Published 1 year ago
During Ramadan, Muslims are obligated to fast and abstain from any immoral acts from dawn till sunset. While fasting plays a big part of the month-long festival, Ramadan is more than just Suhoor, Iftar and Tarawih. Rather, it's an important time for thought, action and change for 1.8 billion people around the world.
The holy month teaches Muslims to be pious, disciplined, and how to maintain self-control. Regardless of religion or faith, there are certainly valuable lessons you can learn from Ramadan that will help improve your financial life.
Religious or not, here are 5 vital money lessons you can learn from Ramadan.
1. Reflect on your financial situation
Every Ramadan, Muslims embark on a journey of self-reflection. They reflect on their promises made during the previous one and look at where they are and where they want to be. What’s gone well over the year? And what hasn’t been good?
Just as Muslims globally stop and focus on how they can be a better version of themselves, you should learn to think about your own financial situation too. It's crucial that you regularly reflect on where you are financially and what you've been doing to achieve your goals.
For Muslims and non-Muslims alike, take the time during Ramadan to also renew or set new financial goals. If you’re like the majority of people who've set New Year's resolutions but didn't see it through, it's also time to reflect on the challenges and how you could reinvigorate any lost resolve.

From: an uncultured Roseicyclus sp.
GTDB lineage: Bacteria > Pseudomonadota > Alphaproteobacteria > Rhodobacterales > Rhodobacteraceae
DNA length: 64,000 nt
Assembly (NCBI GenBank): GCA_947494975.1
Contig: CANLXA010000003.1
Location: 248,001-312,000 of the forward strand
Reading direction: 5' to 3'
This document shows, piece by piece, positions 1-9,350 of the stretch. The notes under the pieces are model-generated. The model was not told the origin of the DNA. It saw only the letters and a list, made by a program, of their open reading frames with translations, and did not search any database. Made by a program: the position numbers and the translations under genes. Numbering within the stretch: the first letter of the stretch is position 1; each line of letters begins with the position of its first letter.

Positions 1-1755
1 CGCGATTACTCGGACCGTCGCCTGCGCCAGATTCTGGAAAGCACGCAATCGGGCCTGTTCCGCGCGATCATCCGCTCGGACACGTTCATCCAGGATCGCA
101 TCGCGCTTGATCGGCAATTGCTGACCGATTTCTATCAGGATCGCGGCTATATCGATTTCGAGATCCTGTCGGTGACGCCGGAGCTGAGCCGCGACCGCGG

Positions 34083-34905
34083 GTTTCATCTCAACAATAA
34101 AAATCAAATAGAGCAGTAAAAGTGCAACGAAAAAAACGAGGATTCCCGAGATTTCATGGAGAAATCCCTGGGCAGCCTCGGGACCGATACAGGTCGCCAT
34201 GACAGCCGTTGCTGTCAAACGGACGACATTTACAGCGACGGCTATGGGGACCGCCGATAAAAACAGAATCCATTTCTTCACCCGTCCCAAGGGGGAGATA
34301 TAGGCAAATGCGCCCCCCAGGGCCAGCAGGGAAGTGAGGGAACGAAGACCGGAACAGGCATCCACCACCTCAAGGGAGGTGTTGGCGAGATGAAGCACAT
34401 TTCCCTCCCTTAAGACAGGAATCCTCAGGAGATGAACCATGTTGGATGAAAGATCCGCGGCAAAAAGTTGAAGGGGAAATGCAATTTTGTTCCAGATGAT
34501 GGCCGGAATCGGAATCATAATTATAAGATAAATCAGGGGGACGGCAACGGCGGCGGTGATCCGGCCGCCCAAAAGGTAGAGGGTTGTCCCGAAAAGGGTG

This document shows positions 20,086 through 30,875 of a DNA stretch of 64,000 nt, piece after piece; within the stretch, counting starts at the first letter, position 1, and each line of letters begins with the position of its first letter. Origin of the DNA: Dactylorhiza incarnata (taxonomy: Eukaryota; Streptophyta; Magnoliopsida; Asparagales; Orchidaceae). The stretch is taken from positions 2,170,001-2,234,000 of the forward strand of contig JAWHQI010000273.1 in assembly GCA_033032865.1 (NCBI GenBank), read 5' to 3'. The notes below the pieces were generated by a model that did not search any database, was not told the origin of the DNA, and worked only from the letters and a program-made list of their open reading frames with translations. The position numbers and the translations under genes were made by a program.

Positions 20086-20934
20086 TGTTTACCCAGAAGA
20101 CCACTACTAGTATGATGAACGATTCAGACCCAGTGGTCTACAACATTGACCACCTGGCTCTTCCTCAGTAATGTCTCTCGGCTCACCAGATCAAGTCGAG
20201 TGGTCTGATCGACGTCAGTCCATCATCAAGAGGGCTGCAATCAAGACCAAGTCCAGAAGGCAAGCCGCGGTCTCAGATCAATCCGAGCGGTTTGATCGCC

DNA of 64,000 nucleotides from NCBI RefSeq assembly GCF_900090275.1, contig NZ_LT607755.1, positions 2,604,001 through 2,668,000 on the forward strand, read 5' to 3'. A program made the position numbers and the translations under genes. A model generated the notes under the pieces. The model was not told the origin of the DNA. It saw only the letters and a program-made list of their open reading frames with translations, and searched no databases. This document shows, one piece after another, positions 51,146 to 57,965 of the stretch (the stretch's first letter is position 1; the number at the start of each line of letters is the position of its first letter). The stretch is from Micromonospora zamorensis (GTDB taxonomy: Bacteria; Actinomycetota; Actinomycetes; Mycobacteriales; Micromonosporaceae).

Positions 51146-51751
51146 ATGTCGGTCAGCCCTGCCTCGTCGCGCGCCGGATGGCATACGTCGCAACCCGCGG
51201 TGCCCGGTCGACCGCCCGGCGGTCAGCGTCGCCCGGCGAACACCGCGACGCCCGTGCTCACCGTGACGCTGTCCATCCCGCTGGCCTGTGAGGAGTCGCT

2. Financial discipline is everything
There's much for you to learn about the immense self-discipline Muslims practice during Ramadan by abstaining from drinking, eating and conducting any immoral acts.
If you adopt the same practice in managing your money, you can definitely benefit from controlling your temptations to spend. In the present world of instant gratification, having financial discipline is more relevant than ever.
We live in an increasingly materialistic society where promotions and discounts are in abundance. Even a religious festival like Ramadan is becoming over-commercialised. If you lack poor financial discipline, you'll end up giving in to your urges and spend unnecessarily on things only to regret after you check your money balance.
Instead you should be focused on other priorities such as saving for an emergency, growing your wealth or purchasing your first house. Similar to the act of fasting, sticking to a budget and saving money doesn't have to feel restricting.
In contrary, it should be liberating; by managing your money well, you can achieve financial freedom. Therefore, having financial discipline will give you clarity on what's important to you so you don't lose track of your financial goals.
This is not to say that you shouldn’t spend on anything at all. It’s okay to treat yourself every now and then. But the takeaway from this is that moderation is key and Ramadan is not the time to go broke.
3. Don't let financial setbacks hold you back